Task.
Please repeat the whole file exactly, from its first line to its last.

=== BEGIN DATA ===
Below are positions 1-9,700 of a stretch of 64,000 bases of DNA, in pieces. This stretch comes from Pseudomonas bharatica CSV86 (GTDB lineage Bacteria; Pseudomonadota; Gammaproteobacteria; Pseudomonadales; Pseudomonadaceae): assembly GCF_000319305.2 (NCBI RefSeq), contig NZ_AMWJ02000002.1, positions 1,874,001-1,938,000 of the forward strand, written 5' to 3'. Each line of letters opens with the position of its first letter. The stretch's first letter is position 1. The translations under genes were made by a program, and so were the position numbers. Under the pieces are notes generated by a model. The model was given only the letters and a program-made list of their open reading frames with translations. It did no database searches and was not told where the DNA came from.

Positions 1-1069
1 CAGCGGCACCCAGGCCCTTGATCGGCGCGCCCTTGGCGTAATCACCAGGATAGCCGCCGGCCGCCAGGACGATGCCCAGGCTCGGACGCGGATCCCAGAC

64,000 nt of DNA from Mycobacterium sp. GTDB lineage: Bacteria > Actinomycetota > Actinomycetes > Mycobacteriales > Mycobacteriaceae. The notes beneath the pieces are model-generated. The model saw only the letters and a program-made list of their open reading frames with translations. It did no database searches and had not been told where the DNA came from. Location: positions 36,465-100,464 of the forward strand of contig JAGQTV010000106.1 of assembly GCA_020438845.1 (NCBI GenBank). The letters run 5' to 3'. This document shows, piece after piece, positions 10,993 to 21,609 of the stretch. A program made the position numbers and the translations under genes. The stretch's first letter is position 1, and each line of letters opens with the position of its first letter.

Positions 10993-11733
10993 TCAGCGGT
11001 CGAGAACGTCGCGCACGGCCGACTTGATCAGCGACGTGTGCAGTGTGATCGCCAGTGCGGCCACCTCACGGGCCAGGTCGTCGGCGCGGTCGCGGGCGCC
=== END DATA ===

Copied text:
Below are positions 1-9,700 of a stretch of 64,000 bases of DNA, in pieces. This stretch comes from Pseudomonas bharatica CSV86 (GTDB lineage Bacteria; Pseudomonadota; Gammaproteobacteria; Pseudomonadales; Pseudomonadaceae): assembly GCF_000319305.2 (NCBI RefSeq), contig NZ_AMWJ02000002.1, positions 1,874,001-1,938,000 of the forward strand, written 5' to 3'. Each line of letters opens with the position of its first letter. The stretch's first letter is position 1. The translations under genes were made by a program, and so were the position numbers. Under the pieces are notes generated by a model. The model was given only the letters and a program-made list of their open reading frames with translations. It did no database searches and was not told where the DNA came from.

Positions 1-1069
1 CAGCGGCACCCAGGCCCTTGATCGGCGCGCCCTTGGCGTAATCACCAGGATAGCCGCCGGCCGCCAGGACGATGCCCAGGCTCGGACGCGGATCCCAGAC

64,000 nt of DNA from Mycobacterium sp. GTDB lineage: Bacteria > Actinomycetota > Actinomycetes > Mycobacteriales > Mycobacteriaceae. The notes beneath the pieces are model-generated. The model saw only the letters and a program-made list of their open reading frames with translations. It did no database searches and had not been told where the DNA came from. Location: positions 36,465-100,464 of the forward strand of contig JAGQTV010000106.1 of assembly GCA_020438845.1 (NCBI GenBank). The letters run 5' to 3'. This document shows, piece after piece, positions 10,993 to 21,609 of the stretch. A program made the position numbers and the translations under genes. The stretch's first letter is position 1, and each line of letters opens with the position of its first letter.

Positions 10993-11733
10993 TCAGCGGT
11001 CGAGAACGTCGCGCACGGCCGACTTGATCAGCGACGTGTGCAGTGTGATCGCCAGTGCGGCCACCTCACGGGCCAGGTCGTCGGCGCGGTCGCGGGCGCC